The theme of this year's International Women's Day is #PressforProgress, and all around me I see Canadian charities that are fighting for women's rights.
For women in particular, we know we have a different challenge than men when it comes to getting to that often desired executive position in the workplace. If we're going to reach that summit, we may need to look for a boost, or be the ones doing the elevating.
If you're a young woman just beginning her career, unfortunately there is no blueprint for success. No set of rules or guidelines to follow, no guarantee of "having it all." The truth is we all work at different companies and in different industries, report to different leaders, face different challenges and, most importantly, want different things.
Today women are starting businesses at a blistering pace with survival rates higher than men. When compared to their male counterparts, women are routinely lauded for having better team-building skills, being more intuitive and for being smarter money managers than their male counterparts. But none of this matters when you become an entrepreneur. So what does matter?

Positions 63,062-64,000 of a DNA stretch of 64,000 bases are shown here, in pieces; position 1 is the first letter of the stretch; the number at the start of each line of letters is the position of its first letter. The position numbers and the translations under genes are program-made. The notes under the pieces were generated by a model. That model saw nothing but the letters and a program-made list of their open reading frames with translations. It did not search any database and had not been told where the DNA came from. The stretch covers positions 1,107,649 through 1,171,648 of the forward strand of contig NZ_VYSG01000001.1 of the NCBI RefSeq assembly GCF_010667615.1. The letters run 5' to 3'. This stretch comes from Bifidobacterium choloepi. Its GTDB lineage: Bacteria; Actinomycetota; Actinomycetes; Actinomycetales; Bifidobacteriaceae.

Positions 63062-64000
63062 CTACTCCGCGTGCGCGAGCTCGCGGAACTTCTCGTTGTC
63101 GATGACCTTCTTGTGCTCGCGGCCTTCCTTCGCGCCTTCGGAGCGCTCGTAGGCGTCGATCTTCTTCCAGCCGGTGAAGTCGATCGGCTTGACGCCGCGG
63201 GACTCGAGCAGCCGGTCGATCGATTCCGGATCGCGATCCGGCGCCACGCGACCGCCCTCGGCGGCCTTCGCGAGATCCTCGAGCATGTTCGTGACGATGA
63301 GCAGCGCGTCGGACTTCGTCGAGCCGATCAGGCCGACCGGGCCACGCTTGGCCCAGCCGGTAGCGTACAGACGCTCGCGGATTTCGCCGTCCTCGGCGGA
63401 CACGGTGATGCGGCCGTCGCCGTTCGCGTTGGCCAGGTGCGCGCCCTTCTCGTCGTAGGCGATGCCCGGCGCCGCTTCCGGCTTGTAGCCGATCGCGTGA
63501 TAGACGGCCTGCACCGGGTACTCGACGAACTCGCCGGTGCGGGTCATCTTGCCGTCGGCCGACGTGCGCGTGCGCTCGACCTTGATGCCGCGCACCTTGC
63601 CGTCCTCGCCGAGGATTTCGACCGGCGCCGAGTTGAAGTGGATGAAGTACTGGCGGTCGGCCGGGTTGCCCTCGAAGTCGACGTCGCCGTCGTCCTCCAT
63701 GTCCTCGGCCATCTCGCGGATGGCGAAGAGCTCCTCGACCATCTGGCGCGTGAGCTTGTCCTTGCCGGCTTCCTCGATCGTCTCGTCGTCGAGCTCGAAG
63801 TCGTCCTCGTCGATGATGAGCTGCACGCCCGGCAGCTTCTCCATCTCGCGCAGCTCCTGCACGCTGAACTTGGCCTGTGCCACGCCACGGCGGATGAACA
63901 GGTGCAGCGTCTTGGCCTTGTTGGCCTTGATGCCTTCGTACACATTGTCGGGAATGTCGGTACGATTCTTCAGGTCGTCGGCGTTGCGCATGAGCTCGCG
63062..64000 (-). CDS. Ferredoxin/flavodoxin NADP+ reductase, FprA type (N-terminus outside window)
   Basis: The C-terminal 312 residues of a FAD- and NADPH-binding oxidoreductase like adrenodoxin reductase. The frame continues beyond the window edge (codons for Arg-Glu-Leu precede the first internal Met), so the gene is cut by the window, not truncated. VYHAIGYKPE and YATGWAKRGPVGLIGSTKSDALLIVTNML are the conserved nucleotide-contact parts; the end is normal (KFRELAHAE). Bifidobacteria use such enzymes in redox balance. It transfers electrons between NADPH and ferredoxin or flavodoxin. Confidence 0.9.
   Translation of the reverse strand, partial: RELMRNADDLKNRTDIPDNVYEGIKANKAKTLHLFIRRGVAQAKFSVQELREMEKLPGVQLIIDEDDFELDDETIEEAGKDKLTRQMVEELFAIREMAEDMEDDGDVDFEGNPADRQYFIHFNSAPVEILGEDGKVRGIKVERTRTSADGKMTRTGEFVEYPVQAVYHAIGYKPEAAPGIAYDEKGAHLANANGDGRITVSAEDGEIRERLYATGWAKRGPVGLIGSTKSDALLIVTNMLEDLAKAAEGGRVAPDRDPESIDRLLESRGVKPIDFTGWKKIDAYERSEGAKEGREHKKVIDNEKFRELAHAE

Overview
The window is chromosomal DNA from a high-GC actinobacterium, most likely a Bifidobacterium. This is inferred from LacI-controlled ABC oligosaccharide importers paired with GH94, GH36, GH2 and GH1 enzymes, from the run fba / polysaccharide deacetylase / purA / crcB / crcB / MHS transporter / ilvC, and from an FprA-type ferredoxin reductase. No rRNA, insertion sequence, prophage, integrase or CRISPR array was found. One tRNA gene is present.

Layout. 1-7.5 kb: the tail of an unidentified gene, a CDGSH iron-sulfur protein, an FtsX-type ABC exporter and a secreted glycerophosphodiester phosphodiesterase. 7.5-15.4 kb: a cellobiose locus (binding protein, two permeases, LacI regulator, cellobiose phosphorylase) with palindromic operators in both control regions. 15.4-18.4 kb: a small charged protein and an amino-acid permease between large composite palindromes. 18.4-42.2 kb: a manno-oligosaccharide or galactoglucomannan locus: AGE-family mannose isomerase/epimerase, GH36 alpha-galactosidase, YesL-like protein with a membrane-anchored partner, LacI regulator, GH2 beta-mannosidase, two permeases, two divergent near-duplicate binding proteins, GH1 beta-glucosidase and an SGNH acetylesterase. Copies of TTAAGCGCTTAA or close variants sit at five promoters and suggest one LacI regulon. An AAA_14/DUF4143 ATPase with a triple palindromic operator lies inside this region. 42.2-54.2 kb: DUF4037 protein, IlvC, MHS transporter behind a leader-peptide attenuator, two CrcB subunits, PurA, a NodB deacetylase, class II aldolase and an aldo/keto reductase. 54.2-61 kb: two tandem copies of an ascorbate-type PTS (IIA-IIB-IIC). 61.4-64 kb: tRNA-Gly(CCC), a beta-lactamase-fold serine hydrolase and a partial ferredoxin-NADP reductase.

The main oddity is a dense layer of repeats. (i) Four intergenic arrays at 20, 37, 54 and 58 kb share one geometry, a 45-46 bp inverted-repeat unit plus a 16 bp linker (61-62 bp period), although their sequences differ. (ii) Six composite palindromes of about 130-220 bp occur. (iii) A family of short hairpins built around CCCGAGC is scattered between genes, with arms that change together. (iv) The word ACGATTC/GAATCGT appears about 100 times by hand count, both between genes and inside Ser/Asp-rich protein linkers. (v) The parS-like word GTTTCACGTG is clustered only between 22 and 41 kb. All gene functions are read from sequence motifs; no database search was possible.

If you are a woman working in a male-dominated environment it is easy to feel like a square peg in a round hole. You need to bring your authentic self to work to feel good about yourself, but your natural approach to situations is often different than that of your male co-workers. Rest assured that fitting in and being yourself are both possible.
One study, reported in 2011, of 10,000 graduates of Wisconsin high schools found that overweight men experienced few barriers to getting hired and promoted but fat women, for a variety of reasons related to reactions to being overweight, were less likely to earn college degrees, had jobs with lower earnings, and less social status than thinner female peers. Women working in television have been required to be thin (and young and beautiful) to be hired and retain their positions. Fat females, in day to day situations, confront discrimination in many forms. A 250-pound aerobics instructor in California who was fit, had many students, and no record of performance issues was denied a Jazzercise franchise.
I was recently invited to Revolving Tables, a fundraising dinner for the Israel Cancer Research Fund, with 36 CEOs heading each table of which only around eight were women. It gave me an old school feeling, like those Mad Men days were still here.
Facebook's, Sheryl Sandberg, Yahoo!'s Marissa Mayer, Virginia Rometti, the CEO of IBM and others are proof that women can perform at the same level as male business leaders. Why are women still being treated differently in the workplace, and why do women oftentimes have lower salaries than men for similar jobs?